Monday, October 1, 2007

Only Moments by Nick Oliva

1 - How did you get interested in the topic that’s featured in your book?
A few of my favorite writers are Dalton Trumbo, Herman Hesse, Ken Kesey, and Kurt Vonnegut. With a past heritage like that my writing just naturally falls into life-lesson scenarios. I enjoy writing meaningful prose with a message, not that I am the all-knowing being in the universe, but I have enough scars to show, and I think that my experiences are common to most. I think people are looking for a way to understand the chaos that surrounds them and I love bringing order to chaos.

2 - Tell us a bit about your background. What have you done in the past that relates to your book and that topic?
Having a degree in music and being a musician gave me a ability to write in melodic rhythm and that was most fun, combining the two different arts.

3 - What advice would you give to someone who is interested in your topic?
I would say if they are interested they can begin to understand the incredible life-force within them. To tap that energy, is to begin to be on the road for really tasting and drinking of the essence of existence. One does not need to immerse oneself in mysticism or combative religions to understand the gift of soul given to each one of us. One only has to live that life to the fullest without concern of others draining their energies or having self-doubt. As the book warns "they believed without question, without doubt," to embrace any absolute is to tread dangerously into mindless ritual without understanding where it all came from historically and of restrictive human structure, to corral the senses to submission instead of celebrating them.

4 - What do you see as the benefit to participating in groups and organizations? My first thought would be networking opportunities and the chance for personal and business growth. What are your reasons?
That is the business side, and most writers don't have the time to nourish those contacts and still be able to have time for their art. That is the most difficult part of being a "success." The internet is well-placed for such groups because the physical presence is not necessary. One has to define what 'success" means to them. A hometown welcoming, a presence on, a review by the NY Times, a well-received book, etc. No one usually makes huge sums of money selling books these days unless they are a celebrity or a murderer or both.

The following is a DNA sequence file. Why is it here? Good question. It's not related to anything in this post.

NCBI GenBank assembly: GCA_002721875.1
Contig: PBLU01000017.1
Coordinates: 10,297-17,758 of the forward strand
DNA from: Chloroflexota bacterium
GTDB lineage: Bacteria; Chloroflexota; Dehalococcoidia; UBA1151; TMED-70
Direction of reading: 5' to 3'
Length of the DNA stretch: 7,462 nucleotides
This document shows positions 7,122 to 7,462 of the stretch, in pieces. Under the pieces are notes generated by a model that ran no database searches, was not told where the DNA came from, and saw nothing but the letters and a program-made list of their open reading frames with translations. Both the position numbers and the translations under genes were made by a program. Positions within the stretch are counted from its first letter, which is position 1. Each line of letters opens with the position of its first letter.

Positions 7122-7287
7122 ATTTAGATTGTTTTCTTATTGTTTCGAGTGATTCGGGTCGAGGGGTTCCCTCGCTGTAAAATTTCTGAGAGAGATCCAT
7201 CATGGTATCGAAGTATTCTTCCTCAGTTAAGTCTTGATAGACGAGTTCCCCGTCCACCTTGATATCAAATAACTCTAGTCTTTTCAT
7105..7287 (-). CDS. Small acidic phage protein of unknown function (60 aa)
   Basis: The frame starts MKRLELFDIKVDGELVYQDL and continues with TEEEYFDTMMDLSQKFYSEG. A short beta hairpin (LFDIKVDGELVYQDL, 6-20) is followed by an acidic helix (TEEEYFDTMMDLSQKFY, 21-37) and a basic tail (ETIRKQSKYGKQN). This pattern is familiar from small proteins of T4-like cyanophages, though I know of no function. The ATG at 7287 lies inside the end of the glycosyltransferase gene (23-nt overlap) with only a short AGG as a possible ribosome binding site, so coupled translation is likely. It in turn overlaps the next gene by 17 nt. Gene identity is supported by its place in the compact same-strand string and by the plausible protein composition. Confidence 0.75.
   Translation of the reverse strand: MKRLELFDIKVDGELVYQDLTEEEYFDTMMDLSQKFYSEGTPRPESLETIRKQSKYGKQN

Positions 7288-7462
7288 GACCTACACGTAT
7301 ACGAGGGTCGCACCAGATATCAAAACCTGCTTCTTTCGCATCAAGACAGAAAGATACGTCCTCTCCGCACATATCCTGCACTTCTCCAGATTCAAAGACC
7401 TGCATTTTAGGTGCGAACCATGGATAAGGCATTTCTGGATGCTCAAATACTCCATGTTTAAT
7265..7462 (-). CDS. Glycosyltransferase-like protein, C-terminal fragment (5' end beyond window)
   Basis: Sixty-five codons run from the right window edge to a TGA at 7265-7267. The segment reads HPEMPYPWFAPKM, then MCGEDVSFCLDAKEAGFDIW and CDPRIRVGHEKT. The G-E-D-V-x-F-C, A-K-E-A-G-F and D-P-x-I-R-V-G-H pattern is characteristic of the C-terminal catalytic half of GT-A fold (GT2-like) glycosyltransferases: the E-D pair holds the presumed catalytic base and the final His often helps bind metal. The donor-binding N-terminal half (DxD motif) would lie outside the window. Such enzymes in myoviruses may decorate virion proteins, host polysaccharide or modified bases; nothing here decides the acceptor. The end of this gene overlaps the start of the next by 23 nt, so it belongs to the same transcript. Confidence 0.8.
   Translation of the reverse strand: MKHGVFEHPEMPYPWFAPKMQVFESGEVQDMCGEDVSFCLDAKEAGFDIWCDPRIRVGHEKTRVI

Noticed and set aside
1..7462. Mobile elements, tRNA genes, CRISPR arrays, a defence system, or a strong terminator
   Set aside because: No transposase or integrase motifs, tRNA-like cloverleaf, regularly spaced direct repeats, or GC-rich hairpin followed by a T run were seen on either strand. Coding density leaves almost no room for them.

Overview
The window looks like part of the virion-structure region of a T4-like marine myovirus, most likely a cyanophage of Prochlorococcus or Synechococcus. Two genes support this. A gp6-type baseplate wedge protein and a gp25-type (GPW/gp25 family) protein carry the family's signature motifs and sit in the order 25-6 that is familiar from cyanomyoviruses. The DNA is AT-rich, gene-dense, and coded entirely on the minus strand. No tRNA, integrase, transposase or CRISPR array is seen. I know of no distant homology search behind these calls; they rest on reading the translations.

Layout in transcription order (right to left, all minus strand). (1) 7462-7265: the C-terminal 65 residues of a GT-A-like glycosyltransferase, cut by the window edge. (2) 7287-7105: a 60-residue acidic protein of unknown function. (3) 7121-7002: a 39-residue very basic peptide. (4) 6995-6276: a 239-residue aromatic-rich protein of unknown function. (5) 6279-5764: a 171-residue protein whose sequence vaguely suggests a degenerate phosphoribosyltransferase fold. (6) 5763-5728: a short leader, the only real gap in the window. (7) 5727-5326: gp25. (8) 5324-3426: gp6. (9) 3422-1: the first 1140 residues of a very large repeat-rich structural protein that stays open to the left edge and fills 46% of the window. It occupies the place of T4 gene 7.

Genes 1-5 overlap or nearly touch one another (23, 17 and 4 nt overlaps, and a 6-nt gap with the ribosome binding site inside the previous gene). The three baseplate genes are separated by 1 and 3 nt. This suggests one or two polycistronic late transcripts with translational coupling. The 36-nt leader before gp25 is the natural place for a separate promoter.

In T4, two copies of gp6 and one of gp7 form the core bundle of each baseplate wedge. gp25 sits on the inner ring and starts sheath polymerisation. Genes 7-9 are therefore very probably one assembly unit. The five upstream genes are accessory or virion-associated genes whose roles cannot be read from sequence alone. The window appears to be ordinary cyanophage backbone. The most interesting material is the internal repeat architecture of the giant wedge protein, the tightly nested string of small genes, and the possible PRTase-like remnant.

5 - Who is the ideal person to read your book? If each person that reads this was going to recommend your book to one person, what sort of person would they want to chose?
There is no ideal person. I would hope that the book has enough there to satisfy the curious of all ages. It would really help a person in their twenties and thirties that haven't lived enough time to understand that nothing really matters and that time eventually is the only thing we really have and that doesn't last very long, so embrace life and live it now.

6 - What do you think ignites a person’s creativity?
Passion. Passion that takes over when one want to tell a story, paint a picture, write a song, perform a concert, etc. Without it you have an empty shell.

7 - What have you found to be the biggest stumbling block for people who want to start writing?
Everyone thinks that they will make millions of dollars telling their story. Forget money, do it for yourself and you will be way ahead of the game. The fact that you can finish a novel or book means more than anything else. You done more than 99% of those who have started off they way you did - But you finished it!

8 - How would you suggest they can overcome that?
Lower your expectations and learn to take criticism that will help you be a better communicator of what it is that you write. Keeping writing and you will get better and better.

9 - What do you find is the biggest motivator for people to succeed? Is it money, security, desire for fame or something else?
It really depends on the person. My personal motivation is to leave a legacy. To know that I have made a difference in a few people's lives. That is all I can ask.

10 - Who is the “perfect” person to read your book?
As the book is about imperfection, the more confused and imperfect the person, the better.

11 - Is there anything else you would like to share with us?
As a new writer, try not to get bogged down with pretty words and tangential plots. If it doesn't drive the plot-get rid of it! Read when your are reading-write when you are writing. To do both is to possibly allow the subconscious to write in the fashion that you are currently reading and you really want your own voice to shine, not someone else's.

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